Florida Case Against Bowdoin At Standstill

Why Bowdoin hasn’t responded to the RICO lawsuit is unclear. Also unclear is why there has been no public action since Jan. 6 in a lawsuit filed against Bowdoin and his wife, Edna Faye Bowdoin, by Florida Attorney General Bill McCollum.

Federal prosecutors said in April that Bowdoin had signed a proffer letter in the federal case and acknowledged that ASD was operating illegally. Proffer letters sometimes mean that the one who proffers has agreed to provide the government information that is helpful in the prosecution of others.

After signing the proffer letter, Bowdoin submitted to the forfeiture in January. Several weeks later, in late February, Bowdoin consulted with what he described as a “group” and began to file pro se court pleadings in the federal case.

One day after Bowdoin signed his first pro-se pleading on Feb. 25, the AdViewGlobal (AVG) autosurf introduced members to Pro Advocate Group, which says it can help people practice law without a license and help companies form “private membership associations.”

AVG now is operating as such an association.

Pro Advocate Group, which also pushes a “legal defense” for taxpayers and “private medical associations,” is associated with Karl Dahlstrom. Dahlstrom was convicted of securities fraud and sentenced to 78 months in federal prison in the 1990s.

Prosecutors said he bought automobiles with investors’ funds — something Bowdoin is accused of doing.

AVG has close family, management and promotional ties to ASD. Two of Bowdoin’s family members –  George Harris and his wife, Judy Harris — are trustees of the AVG private “association.”

George Harris is the son of Bowdoin’s wife, Edna Faye Bowdoin.

AVG, which earlier had disclaimed any ties to ASD, now describes itself as a full-fledged advertising and communications company with a host of services.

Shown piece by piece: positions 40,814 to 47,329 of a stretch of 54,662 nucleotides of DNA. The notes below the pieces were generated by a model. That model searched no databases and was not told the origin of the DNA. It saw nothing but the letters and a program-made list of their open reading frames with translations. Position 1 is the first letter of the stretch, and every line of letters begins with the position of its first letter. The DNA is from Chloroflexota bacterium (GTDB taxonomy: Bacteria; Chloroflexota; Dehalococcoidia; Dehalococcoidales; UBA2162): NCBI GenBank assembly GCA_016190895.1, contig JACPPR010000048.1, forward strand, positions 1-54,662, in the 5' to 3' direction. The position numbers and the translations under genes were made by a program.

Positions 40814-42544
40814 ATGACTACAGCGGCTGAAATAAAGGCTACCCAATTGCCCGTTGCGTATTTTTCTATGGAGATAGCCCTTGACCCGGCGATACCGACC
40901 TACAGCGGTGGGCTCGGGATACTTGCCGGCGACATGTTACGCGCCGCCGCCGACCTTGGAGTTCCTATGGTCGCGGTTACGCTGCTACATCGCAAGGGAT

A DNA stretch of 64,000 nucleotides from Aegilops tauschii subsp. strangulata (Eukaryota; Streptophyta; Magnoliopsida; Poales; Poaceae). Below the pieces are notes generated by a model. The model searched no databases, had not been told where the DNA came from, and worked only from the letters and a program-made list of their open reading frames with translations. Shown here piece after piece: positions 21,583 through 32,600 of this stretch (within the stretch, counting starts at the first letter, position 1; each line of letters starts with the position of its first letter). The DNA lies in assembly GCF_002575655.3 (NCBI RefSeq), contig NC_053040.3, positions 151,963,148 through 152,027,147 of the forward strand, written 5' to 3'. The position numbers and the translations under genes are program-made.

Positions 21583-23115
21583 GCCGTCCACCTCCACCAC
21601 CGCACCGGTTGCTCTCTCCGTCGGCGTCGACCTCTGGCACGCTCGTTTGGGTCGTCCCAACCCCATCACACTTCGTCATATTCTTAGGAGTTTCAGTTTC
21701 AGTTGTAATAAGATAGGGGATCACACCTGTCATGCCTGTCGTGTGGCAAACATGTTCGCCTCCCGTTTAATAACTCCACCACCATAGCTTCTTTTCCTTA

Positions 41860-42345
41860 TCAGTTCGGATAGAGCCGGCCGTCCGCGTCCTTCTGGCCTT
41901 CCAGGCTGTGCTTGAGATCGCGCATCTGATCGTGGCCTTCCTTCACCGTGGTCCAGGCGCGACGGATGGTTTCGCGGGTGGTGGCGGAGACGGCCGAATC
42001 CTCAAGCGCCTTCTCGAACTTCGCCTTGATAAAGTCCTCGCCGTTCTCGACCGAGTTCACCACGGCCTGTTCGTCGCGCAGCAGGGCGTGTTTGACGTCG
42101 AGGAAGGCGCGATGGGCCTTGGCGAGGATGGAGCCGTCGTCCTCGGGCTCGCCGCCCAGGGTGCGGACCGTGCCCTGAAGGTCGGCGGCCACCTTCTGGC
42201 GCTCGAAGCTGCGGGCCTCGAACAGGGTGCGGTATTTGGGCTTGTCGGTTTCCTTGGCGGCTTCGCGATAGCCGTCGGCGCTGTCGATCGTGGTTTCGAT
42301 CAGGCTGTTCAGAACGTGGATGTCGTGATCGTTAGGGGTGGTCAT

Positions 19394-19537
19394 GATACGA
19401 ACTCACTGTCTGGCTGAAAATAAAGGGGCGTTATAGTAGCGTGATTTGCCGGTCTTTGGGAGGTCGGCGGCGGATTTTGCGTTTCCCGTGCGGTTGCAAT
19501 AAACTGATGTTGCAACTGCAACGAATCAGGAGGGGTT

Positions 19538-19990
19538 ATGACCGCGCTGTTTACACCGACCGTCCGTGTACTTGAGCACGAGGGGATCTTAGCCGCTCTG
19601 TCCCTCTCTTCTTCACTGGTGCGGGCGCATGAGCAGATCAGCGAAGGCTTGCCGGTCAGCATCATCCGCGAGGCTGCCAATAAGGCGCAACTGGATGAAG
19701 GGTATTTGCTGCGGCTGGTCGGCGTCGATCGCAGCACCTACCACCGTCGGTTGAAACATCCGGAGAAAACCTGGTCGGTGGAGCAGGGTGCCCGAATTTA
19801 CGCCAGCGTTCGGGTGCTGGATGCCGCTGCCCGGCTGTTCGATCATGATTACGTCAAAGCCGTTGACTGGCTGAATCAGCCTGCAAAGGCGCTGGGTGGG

But the company has not explained how having ties to Bowdoin family members, friends and promoters is helpful for business, given twin forfeiture cases by the government against assets tied to ASD, the RICO case filed by ASD members and McCollum’s Florida case.

In December — in an action separate from an August forfeiture filing by the federal government and McCollum’s August lawsuit — federal prosecutors filed a second forfeiture complaint against assets tied to ASD.

Among other things, the December complaint alleged that Edna Faye Bowdoin and George Harris opened a checking account with nearly $180,000 in illegal proceeds from ASD. George Harris used more than $157,000 of the deposit to pay off the mortgage on the Tallahassee home he shared with his wife, prosecutors said.

George and Judy Harris also acquired an automobile with illegal proceeds from ASD, prosecutors said.

Last year, Bowdoin announced to ASD members that “Ponzi” allegations in the Florida case had been dropped. The announcement caused ASD members to race to online forums to share the good news, but proved to be false.

McCollum’s office issued a statement denying Bowdoin’s assertions, saying Ponzi allegations hadn’t even been brought against ASD in Florida.

Rather, McCollum’s office said, the state had accused ASD of operating a Pyramid scheme.